Bistro Table, round & square

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Bistro Table, Round with a 90cm diameter
Design Meinhard von Gerkan
Co-worker Volkmar Sievers
Year 2003
Construction inserted joint system to be assembled
Material light-brown birch veneer plywood, 40mm, tabletop ends stained black, brushed stainless steel pole plate.

 

Bistro Table, square with edge length of 90cm
Design Meinhard von Gerkan
Co-worker Volkmar Sievers
Construction inserted joint system to be assembled, table-top divided into four triangles
Material light-brown birch veneer plywood, 40 mm, brushed stainless steel frame with round post and T-section cross frame

 

Photographers:

Heiner Leiska

www.leiska.de

Bistro Table, round
According to the non-documented anecdote, the Russian warriors occupying Paris in the early 19th century, wanted to be served prohibited hard liquor as quickly as possible, so they would not be caught. Consequently the Russian term for quick "bistro" became the name for a certain type of tavern: cosy, with a small menu, not at all "stylish", however very, very French (including “toujour l‘amour”). These days, the service is actually no longer fast. A table for a bistro has to express all that: Instead of the usual four people, the table has to provide space for five, six or eight, as one meets friends in the bistro. It also has to endure the treatment of a dear friend and should therefore be durable. When it can also be disassembled, thus allowing an adaptable number of spaces, it fulfils all requirements: Vive la table!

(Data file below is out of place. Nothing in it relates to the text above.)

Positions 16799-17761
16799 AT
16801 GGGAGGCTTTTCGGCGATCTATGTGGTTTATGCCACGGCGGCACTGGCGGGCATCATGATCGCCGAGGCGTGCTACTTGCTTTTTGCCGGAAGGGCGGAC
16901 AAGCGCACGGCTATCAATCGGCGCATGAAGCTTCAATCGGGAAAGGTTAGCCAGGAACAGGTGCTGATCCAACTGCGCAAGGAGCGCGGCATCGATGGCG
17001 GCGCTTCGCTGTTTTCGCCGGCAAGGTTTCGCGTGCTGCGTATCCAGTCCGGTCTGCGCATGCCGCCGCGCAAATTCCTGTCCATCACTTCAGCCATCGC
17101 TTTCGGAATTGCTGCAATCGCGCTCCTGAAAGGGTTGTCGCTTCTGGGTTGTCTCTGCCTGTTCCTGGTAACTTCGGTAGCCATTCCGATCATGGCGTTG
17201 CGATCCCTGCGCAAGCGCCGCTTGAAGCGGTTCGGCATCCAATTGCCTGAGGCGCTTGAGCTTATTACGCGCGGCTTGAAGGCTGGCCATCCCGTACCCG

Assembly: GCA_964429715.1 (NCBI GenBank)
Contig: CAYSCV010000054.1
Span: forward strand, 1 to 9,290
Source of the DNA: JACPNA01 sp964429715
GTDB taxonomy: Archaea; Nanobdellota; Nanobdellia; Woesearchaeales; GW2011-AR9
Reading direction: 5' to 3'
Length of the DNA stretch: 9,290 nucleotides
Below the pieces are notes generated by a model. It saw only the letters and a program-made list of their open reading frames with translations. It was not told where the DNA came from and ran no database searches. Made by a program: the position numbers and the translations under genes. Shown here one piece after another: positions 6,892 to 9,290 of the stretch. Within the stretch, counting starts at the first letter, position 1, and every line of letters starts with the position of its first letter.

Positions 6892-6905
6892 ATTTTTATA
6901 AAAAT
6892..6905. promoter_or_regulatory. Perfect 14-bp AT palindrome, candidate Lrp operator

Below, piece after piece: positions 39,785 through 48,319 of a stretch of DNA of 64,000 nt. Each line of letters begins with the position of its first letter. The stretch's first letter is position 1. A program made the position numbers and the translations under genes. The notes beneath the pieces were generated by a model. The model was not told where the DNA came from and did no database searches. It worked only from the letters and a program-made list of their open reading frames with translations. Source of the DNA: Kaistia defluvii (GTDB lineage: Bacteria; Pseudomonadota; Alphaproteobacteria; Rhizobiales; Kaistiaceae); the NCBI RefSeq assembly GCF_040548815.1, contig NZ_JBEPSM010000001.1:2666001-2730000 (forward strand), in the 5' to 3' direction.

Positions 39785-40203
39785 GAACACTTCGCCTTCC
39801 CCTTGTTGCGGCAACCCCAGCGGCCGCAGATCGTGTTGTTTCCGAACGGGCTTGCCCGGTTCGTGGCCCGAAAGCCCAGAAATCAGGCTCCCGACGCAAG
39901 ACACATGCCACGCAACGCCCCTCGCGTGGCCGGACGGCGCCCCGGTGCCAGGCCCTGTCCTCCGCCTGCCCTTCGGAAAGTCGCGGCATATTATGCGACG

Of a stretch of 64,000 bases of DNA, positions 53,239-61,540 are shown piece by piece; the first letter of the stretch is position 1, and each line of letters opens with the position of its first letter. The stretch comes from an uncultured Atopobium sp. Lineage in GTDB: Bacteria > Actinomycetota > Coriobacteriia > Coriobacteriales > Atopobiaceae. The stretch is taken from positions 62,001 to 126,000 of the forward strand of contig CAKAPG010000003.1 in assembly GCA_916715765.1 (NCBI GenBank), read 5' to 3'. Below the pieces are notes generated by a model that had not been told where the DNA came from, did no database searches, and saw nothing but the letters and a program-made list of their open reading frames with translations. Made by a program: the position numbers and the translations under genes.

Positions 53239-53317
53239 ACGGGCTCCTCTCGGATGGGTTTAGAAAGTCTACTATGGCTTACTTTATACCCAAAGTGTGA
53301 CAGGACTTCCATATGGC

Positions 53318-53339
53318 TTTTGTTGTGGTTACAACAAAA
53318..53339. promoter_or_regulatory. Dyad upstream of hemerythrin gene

Bistro Table, square
Who has not gone through this before?: "Take the Allen key A and put it through the slot B by inserting the top X into the leg Y!" Frequently the result questions one's own technical intelligence and brings about bizarre structures which do not at all resemble the table or chair that seemed so convincing in the shop. The actual task for the designer is therefore not to find a powerfully eloquent translator for Swedish construction manuals, but to develop an item that needs no translation. Two steel trestles crosswise inserted into each other; no screw, no Allen key, no stress. Wooden board quarters are put on top in the only possible fashion - voilà!
Should the table not be needed any longer, it retreats to a modest and flat position at the edge.